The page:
Each person who comes through LifeWire’s doors has one thing in common – they are experiencing domestic violence. Yet every survivor’s story is unique.
Every survivor’s experience with domestic violence is shaped by different factors, including their income level, gender, race, immigration status, access to healthcare, sexual orientation, and age – that impact the risks they face, the resources available to them, and the choices they make.
Some survivors are forced to choose between ending their relationship with their abusive partner or becoming homeless. Some have to choose between remaining undocumented or filing for citizenship and risking deportation. Others risk or fear risking the loss of professional or community status. Many fear that they will not be taken seriously.
To understand the unique barriers and challenges survivors of domestic violence face, we must also understand the other issues that impact their lives, their families and their communities.
Through “Domestic Violence and…” we’ll explore one issue at a time through the lens of domestic violence.
At its best technology helps survivors of domestic violence connect with the resources and support they need. At its worst technology leaves survivors vulnerable to stalking, harassment, and gaslighting. Continue reading “Domestic Violence and Technology”
Guns and Homicide
A woman’s risk of homicide increases significantly when her abuser has access to a gun. Each month, an average of 52 American women are fatally shot by their current or former partners, and even more are injured. Women of color, especially Black, Native, and Hispanic women, are at even greater risk of being fatally shot, in large part because they have a harder time accessing services and support that can keep them safe. Continue reading “Domestic Violence and Guns”
Anna started seeing LifeWire’s Mental Health Therapist because she was experiencing symptoms of severe trauma. She felt numb and disoriented, had trouble focusing at work, and was having panic attacks.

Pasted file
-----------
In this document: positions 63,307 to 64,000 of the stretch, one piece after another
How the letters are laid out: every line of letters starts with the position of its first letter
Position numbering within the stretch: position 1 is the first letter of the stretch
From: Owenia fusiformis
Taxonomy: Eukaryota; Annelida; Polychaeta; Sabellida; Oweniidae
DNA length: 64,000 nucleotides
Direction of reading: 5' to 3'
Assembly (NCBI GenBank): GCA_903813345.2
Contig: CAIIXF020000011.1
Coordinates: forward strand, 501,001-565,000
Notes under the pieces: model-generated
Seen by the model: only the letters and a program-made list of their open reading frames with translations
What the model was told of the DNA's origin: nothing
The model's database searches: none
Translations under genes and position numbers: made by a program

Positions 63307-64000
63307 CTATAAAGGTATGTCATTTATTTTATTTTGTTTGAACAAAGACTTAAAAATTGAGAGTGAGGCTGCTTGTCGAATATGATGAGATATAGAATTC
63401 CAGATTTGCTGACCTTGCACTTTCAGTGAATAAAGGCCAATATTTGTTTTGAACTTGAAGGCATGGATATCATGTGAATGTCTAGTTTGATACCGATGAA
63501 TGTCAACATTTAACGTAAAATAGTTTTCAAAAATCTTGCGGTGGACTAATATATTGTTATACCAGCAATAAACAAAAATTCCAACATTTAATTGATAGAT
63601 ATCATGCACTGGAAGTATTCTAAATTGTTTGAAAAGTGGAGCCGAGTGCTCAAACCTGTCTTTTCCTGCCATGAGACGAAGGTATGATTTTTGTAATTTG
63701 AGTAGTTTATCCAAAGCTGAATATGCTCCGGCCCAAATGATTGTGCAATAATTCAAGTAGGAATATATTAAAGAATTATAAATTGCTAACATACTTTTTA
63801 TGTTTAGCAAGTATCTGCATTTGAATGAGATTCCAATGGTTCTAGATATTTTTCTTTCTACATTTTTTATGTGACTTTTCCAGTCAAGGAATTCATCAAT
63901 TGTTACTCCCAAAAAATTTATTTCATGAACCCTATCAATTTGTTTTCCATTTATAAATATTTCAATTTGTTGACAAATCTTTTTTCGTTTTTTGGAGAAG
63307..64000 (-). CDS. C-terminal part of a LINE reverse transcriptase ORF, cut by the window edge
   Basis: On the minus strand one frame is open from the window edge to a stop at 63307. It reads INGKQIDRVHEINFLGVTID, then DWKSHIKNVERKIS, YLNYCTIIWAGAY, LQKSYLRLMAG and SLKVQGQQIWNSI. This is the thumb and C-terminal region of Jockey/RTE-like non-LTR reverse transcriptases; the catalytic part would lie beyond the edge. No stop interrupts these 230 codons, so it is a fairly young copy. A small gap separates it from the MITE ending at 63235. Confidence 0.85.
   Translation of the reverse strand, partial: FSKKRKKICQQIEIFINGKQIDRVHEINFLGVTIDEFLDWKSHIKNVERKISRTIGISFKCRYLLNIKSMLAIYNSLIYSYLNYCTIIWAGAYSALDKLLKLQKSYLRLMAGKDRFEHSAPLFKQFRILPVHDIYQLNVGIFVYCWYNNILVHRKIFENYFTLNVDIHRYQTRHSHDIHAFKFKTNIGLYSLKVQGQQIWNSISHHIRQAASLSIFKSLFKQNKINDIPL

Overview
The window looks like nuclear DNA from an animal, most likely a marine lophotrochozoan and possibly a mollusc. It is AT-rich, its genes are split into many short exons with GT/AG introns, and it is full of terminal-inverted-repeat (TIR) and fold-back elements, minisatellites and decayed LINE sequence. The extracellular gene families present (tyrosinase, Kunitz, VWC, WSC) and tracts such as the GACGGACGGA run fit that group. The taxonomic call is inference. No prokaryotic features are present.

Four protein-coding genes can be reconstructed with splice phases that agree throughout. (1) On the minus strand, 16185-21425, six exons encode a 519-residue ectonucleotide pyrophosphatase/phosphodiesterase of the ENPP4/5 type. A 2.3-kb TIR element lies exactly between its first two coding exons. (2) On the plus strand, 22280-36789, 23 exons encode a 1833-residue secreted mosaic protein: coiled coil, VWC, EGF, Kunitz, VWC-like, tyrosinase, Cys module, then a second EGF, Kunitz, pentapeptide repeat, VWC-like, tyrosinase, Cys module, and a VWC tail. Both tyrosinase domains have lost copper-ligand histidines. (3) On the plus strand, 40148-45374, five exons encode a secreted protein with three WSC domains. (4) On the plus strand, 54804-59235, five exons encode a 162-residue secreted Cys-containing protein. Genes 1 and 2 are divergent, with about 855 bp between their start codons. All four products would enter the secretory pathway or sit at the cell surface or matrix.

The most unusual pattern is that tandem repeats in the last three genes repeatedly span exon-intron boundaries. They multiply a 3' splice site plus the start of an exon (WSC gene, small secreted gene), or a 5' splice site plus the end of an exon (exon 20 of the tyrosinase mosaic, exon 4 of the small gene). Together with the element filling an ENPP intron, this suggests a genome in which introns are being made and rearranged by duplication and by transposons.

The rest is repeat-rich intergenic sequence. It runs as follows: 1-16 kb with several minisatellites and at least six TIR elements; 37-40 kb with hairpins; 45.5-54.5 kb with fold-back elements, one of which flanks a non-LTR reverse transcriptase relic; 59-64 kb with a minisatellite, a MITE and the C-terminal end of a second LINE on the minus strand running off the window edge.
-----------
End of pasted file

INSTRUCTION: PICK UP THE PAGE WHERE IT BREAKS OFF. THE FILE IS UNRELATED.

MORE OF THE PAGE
Abuse, whether physical or psychological, can affect survivors’ mental health. People who experience trauma because of domestic violence are at significantly higher risk for PTSD, depression, and anxiety. Survivors may also try to escape pain and depression with substance use or consider suicide. Continue reading “Domestic Violence and Mental Health”
Throughout their marriage, Rebecca’s husband controlled every aspect of their finances. And while the lease to the house had been in both their names, he stopped paying rent to punish her. Rebecca spent many sleeplessness nights agonizing over the $1,800 she owed her landlord.
Ninety-eight percent of domestic violence survivors experience financial abuse. Some abusers, like Rebecca’s husband, stop making payments. Others gain power and control over their partner by limiting how they spend money, running up huge debts, or destroying their credit. Continue reading “Domestic Violence and Credit”
After Heather left her abuser, she felt sad, depressed, and unsure about her future. She also struggled with the challenges of being a single parent and the costs of building a new life.
“The holidays are usually full of joy and love and happiness, but inside I felt I had little of these things. The idea of giving my children the happy holiday experience seemed daunting and I even considered skipping Christmas altogether.”
Continue reading “Domestic Violence and the Holidays”